An analysis of economic complexity by Hausmann et al. from MIT presents a different perspective on economic potential than that provided by the World Economic Forum. The main contention from Hausmann is that wealth comes from the use of productive knowledge, and that the better a country is at connecting this knowledge in different ways the more prosperous it can be.
This is similar to other current discussions about networks — for example, Steven Johnson [TED video] and Shaun Hendy’s blog. Shaun has previously discussed earlier reports by Hausmann and Hidalgo on this theme. W. Brian Arthur has also argued the point in his book The Nature of Technology that technologies develop along similar lines of increasing complexity.
Hausmann and his colleagues delve deep into economic factors but convert their findings into captivating visual analytics. They claim that future economic performance can be predicted from their ‘economic complexity index.’ This index involves characterising the diversity and ubiquity of products that a country exports. Their analysis only considers exported products, ignoring products that aren’t exported and services. The latter exclusion is problematical given that around two thirds of both the US economy and the New Zealand economy (and many other countries) are based on services. The authors recognise this and are working to incorporate services into their models.
Time will tell if their predictions of performance potential hold up, but their analysis does provide hope that New Zealand has scope to improve. Our exports have diversified over the past 50 years, and perhaps surprisingly we have greater diversity than Australia. [Warning: the visualisations on the Atlas web site weren’t running earlier today, so you may need to try again later]
Countries that do well are those that export complex products. Hausmann and colleagues point out that countries diversify by building on what they already have. This isn’t an argument for the status quo or conservative thinking. New Zealand is unlikely to prosper by just shifting from exporting bulk milk powder to exporting more fancy milk products (since most of the value will be captured by the big multinational food companies — for another dose of mathematics applied to global corporate control see this paper by Vitali et al [PDF, 2 MB]).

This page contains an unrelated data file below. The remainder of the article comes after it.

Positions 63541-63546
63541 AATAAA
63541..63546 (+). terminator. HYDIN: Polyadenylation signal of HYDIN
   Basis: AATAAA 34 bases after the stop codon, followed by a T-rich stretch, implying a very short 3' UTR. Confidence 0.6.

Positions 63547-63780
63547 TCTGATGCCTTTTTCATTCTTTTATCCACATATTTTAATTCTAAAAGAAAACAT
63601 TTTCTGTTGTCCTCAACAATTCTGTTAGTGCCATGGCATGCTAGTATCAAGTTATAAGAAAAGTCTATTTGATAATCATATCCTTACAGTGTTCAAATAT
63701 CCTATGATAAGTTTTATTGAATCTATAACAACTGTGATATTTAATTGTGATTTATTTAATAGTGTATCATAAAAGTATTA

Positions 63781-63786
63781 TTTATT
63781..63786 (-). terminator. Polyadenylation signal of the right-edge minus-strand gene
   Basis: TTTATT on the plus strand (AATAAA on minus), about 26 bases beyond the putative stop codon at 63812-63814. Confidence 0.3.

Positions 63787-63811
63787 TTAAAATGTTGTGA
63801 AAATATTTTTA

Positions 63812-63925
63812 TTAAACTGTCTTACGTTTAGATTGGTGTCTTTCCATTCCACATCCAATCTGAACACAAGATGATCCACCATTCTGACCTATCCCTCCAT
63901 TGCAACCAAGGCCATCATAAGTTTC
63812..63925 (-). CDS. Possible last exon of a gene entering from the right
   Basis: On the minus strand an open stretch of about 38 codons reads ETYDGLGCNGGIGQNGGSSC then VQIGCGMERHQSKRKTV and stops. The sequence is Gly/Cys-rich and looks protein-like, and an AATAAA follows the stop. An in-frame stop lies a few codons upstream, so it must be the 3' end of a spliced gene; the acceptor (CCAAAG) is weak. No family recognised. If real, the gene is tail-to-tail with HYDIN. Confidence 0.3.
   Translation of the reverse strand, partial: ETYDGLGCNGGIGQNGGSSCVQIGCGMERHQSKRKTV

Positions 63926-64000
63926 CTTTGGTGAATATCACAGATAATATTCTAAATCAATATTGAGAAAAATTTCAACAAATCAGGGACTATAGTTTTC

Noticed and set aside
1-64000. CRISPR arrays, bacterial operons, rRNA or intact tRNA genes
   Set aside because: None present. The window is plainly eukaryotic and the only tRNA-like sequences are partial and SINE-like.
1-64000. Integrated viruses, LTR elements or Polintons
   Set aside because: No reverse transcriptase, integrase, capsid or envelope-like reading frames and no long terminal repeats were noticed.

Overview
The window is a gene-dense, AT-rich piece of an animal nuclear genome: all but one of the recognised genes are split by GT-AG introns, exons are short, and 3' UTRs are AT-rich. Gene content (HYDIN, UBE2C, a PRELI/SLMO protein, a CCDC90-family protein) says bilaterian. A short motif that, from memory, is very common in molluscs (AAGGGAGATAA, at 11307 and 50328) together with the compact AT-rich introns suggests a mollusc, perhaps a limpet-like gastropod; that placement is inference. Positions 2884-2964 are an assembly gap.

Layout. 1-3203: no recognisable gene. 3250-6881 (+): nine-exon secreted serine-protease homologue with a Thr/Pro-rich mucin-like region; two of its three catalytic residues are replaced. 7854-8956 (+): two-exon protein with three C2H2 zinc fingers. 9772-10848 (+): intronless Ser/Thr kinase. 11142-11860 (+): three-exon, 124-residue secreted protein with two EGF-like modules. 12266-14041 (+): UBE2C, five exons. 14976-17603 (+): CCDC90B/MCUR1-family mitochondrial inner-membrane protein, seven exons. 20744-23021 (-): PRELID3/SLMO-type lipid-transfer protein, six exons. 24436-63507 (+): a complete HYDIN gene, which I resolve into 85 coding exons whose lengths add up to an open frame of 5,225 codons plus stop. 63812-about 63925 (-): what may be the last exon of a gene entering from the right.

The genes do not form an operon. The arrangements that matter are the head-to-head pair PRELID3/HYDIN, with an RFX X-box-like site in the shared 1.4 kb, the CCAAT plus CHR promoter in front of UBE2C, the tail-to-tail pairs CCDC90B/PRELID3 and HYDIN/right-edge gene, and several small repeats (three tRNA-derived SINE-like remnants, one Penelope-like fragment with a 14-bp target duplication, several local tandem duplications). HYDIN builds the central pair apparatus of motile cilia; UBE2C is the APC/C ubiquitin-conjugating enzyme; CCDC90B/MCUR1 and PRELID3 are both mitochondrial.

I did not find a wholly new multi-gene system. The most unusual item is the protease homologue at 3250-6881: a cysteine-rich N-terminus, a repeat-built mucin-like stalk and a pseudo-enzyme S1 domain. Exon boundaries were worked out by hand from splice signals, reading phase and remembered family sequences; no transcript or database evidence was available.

A better example of leveraging off existing capabilities is how Gallagher’s transformed from producing largely electric fences for farmers into a global company producing agricultural electronics and security fence systems. NDA Group also evolved from a cooperative farm servicing company (gumboots to milk vats) to a global supplier of specialised engineered products for a range of markets. Lanzatech has picked up on microbial fermentation and used it in the biofuels field.
The latest TIN100 report identifies companies (particularly IT and healthcare companies) with the potential to do a lot for the economy, although the report does note that we have to expect some failures. (See this Herald article for more on the findings of the TIN100 report).
My view is that rather than rush away from primary production to ‘High Tech’ sectors, we still need to consider what other capabilities we have in primary production that we can better build on. We are seeing this in the wool garment industry, and in developing bioenergy potential from plantation forests. What other skills can we capitalise on?
While appealing, Hausmann & Hidalgo’s analyses need to be considered alongside other factors so that the potential they identify can be reached. Underplayed in their report is the role that ‘Intelligent Design’ (irony — I’m talking about government) as well as ‘Darwinian Evolution’ can play in enhancing complexity. For a country like Singapore, 60 years ago half of their economy was based on natural rubber products but look at it now. Government policies and support were needed to make that switch. They didn’t just leverage off capabilities developed in tapping rubber. It is also instructive to see how the exports of Denmark (to which NZ politicians and policy makers frequently look now) have evolved from 1962 to 2009. In 1962 New Zealand’s exports looked like this.
The Atlas makes light of the role that education plays in developing complexity. They compare the effort put into education by Ghana with Thailand and their current exports, commenting that Ghana’s investment hasn’t paid off. This is unfair and glib — a more comprehensive analysis needs to be made.
Still, many commentators enthuse over the wealth of data that the Atlas brings together and the scope for exploring it in more detail. And it provides good food for thought for us to consider how to improve our economic future.